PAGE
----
Sweet, succulent Sp*m & a bitter taste.
Updated: Feb 2
So my ‘ Sweet, succulent Sp*m’ pin was just removed from Etsy due to Hormel Foods claiming intellectual property infringement – and I’m dirty about it.
Sp*m, among many other canned foods, was introduced to the ‘Philippines’ by American colonial forces during their imperial occupation of the country. This was a brutal, violent period where many Filipinos (over 600,000 in Luzon & Batangas alone) were killed, denigrated and humiliated, with ongoing impacts lasting to now.
Back then, American forces were given canned foods because settlers & troops didn’t want to be ‘contaminated’ by what they considered was the dirty & unhygienic food of a dirty & unhygienic people.
Spanish invaders had already created 300 years worth of harm, scarcity & deprivation in the country prior to US invasion. As the US colonial project continued in the country, Filipinos were further starved off our lands and waters. And when the US left, they left behind a changed landscape of food – but “when Americans left behind their shit, Filipinos turned that shit into sustenance and celebration” (https://www.tastecooking.com/colonialism-in-a-can/ by Elaine Castillo).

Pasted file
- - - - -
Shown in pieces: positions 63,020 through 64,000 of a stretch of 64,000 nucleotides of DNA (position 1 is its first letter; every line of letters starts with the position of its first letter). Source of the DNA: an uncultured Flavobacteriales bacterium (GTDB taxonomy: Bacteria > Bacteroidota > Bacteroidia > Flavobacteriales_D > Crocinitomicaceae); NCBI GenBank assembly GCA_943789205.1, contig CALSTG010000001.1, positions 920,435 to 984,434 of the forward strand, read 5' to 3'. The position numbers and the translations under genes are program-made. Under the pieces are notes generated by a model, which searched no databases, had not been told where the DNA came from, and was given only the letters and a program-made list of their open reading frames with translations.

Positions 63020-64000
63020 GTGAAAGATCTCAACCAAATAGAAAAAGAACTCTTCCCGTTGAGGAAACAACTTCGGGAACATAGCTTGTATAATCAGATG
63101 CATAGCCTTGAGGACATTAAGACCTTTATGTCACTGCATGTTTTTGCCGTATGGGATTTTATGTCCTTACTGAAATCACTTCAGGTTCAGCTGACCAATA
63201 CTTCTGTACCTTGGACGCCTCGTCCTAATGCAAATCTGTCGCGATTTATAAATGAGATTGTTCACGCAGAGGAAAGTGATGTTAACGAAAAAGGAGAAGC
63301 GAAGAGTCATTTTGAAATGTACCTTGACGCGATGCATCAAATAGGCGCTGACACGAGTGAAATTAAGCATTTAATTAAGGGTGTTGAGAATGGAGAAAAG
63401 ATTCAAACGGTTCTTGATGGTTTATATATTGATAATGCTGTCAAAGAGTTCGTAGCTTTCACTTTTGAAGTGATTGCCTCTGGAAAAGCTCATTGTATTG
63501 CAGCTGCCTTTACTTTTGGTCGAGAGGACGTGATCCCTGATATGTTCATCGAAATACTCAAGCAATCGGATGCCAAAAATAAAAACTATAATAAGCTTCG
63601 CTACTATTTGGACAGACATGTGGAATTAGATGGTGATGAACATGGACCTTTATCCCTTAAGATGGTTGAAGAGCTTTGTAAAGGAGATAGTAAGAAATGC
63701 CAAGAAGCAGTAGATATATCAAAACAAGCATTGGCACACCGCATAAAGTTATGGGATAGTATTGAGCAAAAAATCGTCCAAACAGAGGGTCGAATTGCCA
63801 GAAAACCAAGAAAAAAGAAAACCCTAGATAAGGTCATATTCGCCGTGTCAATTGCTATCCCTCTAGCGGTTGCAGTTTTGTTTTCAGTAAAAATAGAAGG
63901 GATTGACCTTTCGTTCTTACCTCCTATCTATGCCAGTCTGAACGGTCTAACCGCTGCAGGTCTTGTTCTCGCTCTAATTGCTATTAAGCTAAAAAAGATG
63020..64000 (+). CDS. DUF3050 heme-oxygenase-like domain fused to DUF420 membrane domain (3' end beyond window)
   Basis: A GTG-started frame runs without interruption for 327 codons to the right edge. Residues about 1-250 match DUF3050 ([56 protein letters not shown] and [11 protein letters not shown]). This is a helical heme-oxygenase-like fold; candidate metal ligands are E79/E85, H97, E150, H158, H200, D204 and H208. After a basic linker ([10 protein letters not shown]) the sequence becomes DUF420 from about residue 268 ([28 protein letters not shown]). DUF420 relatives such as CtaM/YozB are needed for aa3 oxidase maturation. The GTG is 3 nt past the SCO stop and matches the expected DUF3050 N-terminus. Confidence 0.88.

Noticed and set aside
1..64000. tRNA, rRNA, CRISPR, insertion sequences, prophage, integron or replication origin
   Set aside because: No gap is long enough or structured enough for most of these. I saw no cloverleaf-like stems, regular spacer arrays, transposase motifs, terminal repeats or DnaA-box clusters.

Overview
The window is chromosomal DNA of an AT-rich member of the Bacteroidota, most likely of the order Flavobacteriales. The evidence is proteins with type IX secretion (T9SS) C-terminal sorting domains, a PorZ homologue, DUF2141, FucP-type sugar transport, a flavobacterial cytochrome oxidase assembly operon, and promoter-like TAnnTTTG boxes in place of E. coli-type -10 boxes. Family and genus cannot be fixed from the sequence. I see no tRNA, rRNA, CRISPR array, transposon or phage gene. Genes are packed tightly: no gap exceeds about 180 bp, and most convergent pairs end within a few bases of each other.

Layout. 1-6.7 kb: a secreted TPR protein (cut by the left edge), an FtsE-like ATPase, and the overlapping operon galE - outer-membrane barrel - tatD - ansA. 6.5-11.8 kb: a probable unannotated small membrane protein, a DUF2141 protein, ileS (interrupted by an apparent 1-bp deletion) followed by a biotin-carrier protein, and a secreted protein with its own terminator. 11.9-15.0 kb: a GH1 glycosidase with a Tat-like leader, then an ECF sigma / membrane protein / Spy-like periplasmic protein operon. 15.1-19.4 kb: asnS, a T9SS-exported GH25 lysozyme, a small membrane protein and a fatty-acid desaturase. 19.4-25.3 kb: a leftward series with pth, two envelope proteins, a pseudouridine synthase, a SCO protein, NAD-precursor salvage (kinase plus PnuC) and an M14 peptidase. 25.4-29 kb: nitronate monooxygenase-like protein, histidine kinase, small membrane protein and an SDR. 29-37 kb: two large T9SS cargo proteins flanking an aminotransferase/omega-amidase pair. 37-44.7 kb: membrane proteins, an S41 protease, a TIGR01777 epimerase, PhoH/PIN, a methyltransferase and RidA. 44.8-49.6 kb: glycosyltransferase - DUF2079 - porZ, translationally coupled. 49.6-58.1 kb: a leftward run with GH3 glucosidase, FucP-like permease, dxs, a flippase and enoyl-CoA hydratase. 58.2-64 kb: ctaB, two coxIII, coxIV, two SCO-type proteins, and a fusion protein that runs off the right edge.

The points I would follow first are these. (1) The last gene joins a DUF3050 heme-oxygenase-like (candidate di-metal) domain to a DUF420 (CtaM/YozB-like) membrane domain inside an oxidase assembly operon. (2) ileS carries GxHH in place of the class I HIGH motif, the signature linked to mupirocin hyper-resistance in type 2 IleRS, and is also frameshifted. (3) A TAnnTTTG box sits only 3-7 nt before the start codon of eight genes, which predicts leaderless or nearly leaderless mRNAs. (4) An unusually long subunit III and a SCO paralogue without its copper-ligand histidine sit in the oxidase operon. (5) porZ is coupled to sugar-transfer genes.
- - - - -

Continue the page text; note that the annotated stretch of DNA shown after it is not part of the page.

Fast forward, canned foods (especially Sp*m) became a household staple in many colonised or previously colonised peoples’ households. But the prevalence, accessibility & cheapness of processed meat also meant this relationship with Sp*m was largely based on reliance, classism and poverty.
I remember feeling ashamed of my love of Sp*m in my earlier years in ‘Australia’, fearing it proved my inferiority as a broke, brown-skinned, flat-nosed, thick haired Filipino child in a predominantly white, middle-class area. Though I love my features now, back then, they made me feel unsafe in this country - for myself and for my single ma who was here without any other family. So things like eating Sp*m was like a guilty, private treat – to be shared & celebrated quietly with others in the small local Filo, SE Asian & Pasifikas communities.
Then there’s the health impacts. Colonialism & capitalism separated & continues to separate Indigenous peoples from the lands & waters which provide natural sustenance for our needs. An overreliance on cheap n’ easy foods has been attributed to higher rates of heart disease, diabetes, etc.
I made this pin in my 20’s as a cheeky ode to all this. Part of my learning & unlearning of our colonised history – and learning how to leave room for nuance & complexity, to have mingled feelings about certain things that are seen as symbols of our colonisation – but which are also undeniable parts of our culture & history.
Anyway I know there are many, many worse things in the world, but I’m still dirty that this corporation gets to pull my harmless little pin, which brought joy to myself & others with similar stories and complicated yet undeniable appreciation of Sp*m.